Arabian Nights – Dreams on Paper

Islamic architecture has always been a great source of inspiration for me, but it has always been difficult for me to truly capture the essence of these magnificently hypnotic architectural marvels. A cornerstone of this architecture is the Girih (Persian for ‘knots’), which are essentially tiling patterns prominently displayed on the walls, pillars, as well as on the convex of the domes. These mesmerizing tessellations are formed with a few basic tile patterns repeated over and over again. You can find examples of these all across the globe including the Middle East, India, Pakistan, Iran, Iraq, Afghanistan, Azerbaijan, Spain and Turkey.

I seem to have a special bond with Girih and I cannot stop myself from taking a photograph wherever I spot this pattern. Below, are some photos that I have taken while possessed with the Girih Djinn.

I am no painter and I know it; what I do get, however, is paper, and how one can create spectacular designs using it. So to realize this dream of mine, I resorted to Scherenschnitte, the German art of paper-cutting to make some Girih patterns. These patterns have painstakingly been 100% hand-cut (if you look closely, you might be able to spot the flaws), but it was all worthwhile. Hope you enjoy feasting your eyes on them as I enjoyed cutting them.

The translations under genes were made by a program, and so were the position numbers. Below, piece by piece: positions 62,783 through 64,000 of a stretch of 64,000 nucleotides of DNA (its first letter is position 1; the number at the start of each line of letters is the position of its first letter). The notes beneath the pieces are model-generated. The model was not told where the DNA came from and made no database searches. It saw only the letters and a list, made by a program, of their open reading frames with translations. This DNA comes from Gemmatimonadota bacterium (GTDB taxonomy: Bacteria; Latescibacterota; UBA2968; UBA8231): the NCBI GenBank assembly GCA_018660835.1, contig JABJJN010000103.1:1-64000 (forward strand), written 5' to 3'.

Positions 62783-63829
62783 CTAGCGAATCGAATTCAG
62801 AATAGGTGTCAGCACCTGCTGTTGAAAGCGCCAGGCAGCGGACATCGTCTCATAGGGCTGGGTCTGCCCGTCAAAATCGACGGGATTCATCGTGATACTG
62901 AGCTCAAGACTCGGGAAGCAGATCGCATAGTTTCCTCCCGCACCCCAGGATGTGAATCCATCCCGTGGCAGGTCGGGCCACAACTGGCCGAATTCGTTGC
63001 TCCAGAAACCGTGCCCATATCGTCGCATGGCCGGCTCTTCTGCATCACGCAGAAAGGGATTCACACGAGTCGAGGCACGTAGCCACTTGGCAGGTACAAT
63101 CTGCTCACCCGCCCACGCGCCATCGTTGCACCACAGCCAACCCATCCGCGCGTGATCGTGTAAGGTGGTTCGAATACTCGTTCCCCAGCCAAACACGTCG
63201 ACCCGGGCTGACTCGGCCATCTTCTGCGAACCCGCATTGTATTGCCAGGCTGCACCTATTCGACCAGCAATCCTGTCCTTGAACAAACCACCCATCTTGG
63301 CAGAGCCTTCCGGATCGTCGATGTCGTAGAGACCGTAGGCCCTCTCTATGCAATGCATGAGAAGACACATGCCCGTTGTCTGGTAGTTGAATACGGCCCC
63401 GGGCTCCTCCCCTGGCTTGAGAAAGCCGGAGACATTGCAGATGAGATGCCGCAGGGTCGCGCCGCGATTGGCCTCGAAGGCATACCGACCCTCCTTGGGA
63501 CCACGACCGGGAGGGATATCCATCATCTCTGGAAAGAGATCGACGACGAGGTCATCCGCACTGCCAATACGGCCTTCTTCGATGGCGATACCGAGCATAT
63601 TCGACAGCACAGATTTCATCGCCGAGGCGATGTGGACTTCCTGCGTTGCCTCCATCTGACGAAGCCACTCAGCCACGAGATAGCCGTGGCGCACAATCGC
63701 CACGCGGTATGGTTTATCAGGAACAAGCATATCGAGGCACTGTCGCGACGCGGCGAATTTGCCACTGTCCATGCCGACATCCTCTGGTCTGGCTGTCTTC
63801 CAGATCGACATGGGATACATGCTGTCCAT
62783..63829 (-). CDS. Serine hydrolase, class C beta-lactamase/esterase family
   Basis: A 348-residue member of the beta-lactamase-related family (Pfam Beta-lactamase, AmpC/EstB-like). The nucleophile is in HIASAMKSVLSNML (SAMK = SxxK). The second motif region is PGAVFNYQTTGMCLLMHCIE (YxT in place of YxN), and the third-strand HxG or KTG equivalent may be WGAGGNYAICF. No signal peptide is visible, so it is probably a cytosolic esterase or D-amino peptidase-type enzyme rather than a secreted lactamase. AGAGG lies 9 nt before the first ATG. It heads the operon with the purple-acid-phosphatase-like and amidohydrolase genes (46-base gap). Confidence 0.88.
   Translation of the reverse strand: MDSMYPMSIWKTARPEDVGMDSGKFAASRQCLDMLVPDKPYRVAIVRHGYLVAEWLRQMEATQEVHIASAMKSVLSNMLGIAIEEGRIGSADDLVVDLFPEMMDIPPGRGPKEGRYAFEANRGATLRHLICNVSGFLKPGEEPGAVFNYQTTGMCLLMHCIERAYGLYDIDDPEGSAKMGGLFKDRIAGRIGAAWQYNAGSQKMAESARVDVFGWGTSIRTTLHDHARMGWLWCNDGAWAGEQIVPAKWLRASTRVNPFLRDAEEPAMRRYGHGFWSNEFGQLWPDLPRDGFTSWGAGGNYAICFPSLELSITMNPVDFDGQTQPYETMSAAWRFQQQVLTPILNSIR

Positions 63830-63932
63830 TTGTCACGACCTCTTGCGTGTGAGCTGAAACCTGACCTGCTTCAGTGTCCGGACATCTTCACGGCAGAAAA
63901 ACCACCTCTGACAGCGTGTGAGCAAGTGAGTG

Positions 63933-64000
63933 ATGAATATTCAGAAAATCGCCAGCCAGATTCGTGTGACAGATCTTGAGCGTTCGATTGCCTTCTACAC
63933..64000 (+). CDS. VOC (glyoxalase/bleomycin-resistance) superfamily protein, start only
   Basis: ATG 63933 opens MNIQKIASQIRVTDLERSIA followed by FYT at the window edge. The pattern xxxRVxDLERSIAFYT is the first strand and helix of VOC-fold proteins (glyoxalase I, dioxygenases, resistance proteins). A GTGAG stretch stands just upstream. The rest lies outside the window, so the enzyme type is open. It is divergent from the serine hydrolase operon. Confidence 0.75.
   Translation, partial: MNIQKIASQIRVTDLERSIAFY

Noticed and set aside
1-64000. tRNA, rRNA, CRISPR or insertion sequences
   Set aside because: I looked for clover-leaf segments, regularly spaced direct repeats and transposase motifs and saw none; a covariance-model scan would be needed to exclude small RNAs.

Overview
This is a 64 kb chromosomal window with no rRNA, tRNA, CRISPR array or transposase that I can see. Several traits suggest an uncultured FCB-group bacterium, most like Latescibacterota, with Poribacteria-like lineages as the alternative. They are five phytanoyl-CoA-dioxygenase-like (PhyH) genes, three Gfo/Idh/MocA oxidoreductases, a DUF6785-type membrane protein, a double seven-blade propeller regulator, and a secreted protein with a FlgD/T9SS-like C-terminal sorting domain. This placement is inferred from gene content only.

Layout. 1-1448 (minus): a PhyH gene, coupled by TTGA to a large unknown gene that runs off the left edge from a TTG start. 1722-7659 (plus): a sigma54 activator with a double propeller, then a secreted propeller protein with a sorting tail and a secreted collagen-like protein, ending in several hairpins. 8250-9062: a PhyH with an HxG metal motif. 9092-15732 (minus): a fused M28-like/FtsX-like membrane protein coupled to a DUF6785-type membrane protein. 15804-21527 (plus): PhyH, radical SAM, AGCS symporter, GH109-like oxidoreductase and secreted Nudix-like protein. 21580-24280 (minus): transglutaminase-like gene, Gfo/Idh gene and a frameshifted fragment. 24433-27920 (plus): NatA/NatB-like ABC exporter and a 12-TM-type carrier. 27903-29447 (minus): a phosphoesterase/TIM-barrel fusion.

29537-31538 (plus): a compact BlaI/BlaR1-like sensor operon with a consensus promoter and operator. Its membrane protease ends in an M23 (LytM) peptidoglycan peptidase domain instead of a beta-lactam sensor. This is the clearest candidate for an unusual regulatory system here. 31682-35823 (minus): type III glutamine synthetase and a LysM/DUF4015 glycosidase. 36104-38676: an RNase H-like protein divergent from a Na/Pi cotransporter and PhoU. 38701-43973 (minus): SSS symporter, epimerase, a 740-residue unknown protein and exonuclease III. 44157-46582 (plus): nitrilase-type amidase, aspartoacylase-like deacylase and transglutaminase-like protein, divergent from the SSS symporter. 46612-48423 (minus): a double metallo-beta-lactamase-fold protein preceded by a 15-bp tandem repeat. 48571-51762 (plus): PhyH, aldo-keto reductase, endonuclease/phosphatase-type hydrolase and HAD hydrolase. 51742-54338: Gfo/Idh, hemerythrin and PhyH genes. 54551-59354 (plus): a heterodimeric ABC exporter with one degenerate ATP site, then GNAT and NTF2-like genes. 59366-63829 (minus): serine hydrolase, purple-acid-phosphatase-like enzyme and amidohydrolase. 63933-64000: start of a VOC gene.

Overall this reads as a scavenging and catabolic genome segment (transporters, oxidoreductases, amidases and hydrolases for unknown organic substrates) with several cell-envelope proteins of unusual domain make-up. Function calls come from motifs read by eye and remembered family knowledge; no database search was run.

Serene Supplication – Handcut on card-stock

Serene Suplication – side view

Serene Supplication – the praying man

Arabesque – Handcut on card-stock

Arabesque – close-up

Arabian Nights – Handcut on card-stock

Arabian Nights – close-up

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4 thoughts on “Arabian Nights – Dreams on Paper

    • Fractals have always fascinated me; too bad the pattern evolves in complexity as the number of iterations increases. Cutting them would be madness.

      Cheers,
      Yousuf

    • Thank you for the kind words. The skill is developing, slowly but surely; it’s the patience I’m running out of – ergo, the laser cutter. 😀

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